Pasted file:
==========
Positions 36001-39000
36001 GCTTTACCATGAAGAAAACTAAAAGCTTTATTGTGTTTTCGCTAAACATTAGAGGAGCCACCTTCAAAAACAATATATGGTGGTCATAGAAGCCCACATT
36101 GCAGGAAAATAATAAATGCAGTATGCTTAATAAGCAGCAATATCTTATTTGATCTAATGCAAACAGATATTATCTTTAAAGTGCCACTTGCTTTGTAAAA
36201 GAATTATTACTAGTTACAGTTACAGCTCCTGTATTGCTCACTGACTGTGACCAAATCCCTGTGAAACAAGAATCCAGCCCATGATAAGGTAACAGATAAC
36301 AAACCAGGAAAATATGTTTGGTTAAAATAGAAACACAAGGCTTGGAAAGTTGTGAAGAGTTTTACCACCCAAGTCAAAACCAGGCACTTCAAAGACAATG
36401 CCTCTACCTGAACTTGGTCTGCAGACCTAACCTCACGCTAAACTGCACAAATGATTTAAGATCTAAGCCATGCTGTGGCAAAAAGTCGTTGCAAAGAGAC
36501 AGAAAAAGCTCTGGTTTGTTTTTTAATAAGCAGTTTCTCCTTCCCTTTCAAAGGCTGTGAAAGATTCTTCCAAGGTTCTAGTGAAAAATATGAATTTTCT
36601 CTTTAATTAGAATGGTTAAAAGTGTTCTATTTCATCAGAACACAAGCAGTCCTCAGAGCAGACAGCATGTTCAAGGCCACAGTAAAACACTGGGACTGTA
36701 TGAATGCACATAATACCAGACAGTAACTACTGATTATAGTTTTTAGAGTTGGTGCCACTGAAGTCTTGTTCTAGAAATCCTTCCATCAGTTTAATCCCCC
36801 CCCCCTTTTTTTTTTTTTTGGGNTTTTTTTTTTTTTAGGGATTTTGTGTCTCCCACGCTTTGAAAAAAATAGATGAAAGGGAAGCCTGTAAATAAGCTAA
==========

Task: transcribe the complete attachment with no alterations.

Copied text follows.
Positions 36001-39000
36001 GCTTTACCATGAAGAAAACTAAAAGCTTTATTGTGTTTTCGCTAAACATTAGAGGAGCCACCTTCAAAAACAATATATGGTGGTCATAGAAGCCCACATT
36101 GCAGGAAAATAATAAATGCAGTATGCTTAATAAGCAGCAATATCTTATTTGATCTAATGCAAACAGATATTATCTTTAAAGTGCCACTTGCTTTGTAAAA
36201 GAATTATTACTAGTTACAGTTACAGCTCCTGTATTGCTCACTGACTGTGACCAAATCCCTGTGAAACAAGAATCCAGCCCATGATAAGGTAACAGATAAC
36301 AAACCAGGAAAATATGTTTGGTTAAAATAGAAACACAAGGCTTGGAAAGTTGTGAAGAGTTTTACCACCCAAGTCAAAACCAGGCACTTCAAAGACAATG
36401 CCTCTACCTGAACTTGGTCTGCAGACCTAACCTCACGCTAAACTGCACAAATGATTTAAGATCTAAGCCATGCTGTGGCAAAAAGTCGTTGCAAAGAGAC
36501 AGAAAAAGCTCTGGTTTGTTTTTTAATAAGCAGTTTCTCCTTCCCTTTCAAAGGCTGTGAAAGATTCTTCCAAGGTTCTAGTGAAAAATATGAATTTTCT
36601 CTTTAATTAGAATGGTTAAAAGTGTTCTATTTCATCAGAACACAAGCAGTCCTCAGAGCAGACAGCATGTTCAAGGCCACAGTAAAACACTGGGACTGTA
36701 TGAATGCACATAATACCAGACAGTAACTACTGATTATAGTTTTTAGAGTTGGTGCCACTGAAGTCTTGTTCTAGAAATCCTTCCATCAGTTTAATCCCCC
36801 CCCCCTTTTTTTTTTTTTTGGGNTTTTTTTTTTTTTAGGGATTTTGTGTCTCCCACGCTTTGAAAAAAATAGATGAAAGGGAAGCCTGTAAATAAGCTAA